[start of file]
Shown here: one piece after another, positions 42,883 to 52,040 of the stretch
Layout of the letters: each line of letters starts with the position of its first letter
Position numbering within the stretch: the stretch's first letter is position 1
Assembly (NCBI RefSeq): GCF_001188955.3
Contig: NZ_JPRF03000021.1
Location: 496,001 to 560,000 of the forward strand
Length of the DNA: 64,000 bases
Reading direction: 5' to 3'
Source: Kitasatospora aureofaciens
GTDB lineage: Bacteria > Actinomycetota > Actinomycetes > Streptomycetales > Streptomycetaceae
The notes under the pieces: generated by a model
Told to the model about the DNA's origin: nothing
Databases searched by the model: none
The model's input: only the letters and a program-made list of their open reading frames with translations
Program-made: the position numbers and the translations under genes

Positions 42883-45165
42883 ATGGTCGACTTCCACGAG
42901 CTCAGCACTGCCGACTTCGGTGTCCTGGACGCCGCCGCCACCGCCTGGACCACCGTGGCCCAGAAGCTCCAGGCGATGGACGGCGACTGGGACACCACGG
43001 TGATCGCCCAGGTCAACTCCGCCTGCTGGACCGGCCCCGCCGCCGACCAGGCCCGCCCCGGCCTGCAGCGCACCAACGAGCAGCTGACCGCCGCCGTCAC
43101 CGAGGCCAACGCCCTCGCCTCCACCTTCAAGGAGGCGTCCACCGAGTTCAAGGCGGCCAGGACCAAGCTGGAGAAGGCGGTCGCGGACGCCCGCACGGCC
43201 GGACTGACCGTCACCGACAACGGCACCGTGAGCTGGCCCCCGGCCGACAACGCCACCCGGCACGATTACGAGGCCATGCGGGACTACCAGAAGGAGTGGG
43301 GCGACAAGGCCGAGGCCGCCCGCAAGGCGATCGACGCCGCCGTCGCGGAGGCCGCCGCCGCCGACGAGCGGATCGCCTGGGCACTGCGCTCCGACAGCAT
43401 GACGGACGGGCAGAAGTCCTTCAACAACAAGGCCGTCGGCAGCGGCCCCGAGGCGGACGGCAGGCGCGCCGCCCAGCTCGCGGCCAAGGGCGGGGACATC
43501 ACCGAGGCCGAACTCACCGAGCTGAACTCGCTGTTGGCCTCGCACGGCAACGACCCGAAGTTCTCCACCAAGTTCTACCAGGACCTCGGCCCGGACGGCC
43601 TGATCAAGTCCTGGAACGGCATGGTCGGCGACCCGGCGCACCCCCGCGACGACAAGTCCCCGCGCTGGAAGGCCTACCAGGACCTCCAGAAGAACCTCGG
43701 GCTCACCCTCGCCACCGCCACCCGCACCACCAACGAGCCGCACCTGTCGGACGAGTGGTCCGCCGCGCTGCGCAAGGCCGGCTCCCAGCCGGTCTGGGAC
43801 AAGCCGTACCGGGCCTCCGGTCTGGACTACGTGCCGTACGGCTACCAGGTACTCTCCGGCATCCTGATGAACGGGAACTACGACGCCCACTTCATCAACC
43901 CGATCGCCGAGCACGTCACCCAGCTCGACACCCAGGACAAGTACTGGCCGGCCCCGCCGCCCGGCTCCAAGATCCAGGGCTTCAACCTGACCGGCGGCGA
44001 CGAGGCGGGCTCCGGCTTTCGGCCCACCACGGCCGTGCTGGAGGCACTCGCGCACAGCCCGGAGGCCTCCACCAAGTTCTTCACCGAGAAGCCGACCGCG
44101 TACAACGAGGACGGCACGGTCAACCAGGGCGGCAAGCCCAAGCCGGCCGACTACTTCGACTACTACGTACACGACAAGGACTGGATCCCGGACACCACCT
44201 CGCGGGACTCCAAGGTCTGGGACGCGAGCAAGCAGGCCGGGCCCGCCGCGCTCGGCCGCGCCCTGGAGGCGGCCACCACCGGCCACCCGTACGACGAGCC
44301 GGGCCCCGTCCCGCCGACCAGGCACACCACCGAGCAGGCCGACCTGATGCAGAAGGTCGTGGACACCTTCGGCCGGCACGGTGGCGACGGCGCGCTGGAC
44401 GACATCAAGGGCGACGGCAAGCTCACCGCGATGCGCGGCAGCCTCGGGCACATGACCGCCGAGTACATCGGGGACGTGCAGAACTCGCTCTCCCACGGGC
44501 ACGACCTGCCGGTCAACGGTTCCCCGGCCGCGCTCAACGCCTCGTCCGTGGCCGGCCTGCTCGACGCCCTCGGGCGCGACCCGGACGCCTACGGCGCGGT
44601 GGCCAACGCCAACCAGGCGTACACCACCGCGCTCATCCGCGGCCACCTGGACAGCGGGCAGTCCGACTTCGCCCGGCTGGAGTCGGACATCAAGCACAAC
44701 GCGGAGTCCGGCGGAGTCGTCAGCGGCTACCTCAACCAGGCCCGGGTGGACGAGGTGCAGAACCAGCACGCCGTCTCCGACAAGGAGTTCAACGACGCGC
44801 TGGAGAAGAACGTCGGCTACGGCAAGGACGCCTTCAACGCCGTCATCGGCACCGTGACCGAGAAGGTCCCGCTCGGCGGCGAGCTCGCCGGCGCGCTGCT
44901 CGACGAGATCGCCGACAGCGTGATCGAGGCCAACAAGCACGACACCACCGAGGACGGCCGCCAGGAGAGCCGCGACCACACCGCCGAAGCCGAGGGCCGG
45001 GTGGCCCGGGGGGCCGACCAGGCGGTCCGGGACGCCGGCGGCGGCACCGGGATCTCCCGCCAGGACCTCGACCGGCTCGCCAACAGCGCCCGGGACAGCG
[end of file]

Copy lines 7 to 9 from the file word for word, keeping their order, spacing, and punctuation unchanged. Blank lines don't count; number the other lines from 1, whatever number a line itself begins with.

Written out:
Length of the DNA: 64,000 bases
Reading direction: 5' to 3'
Source: Kitasatospora aureofaciens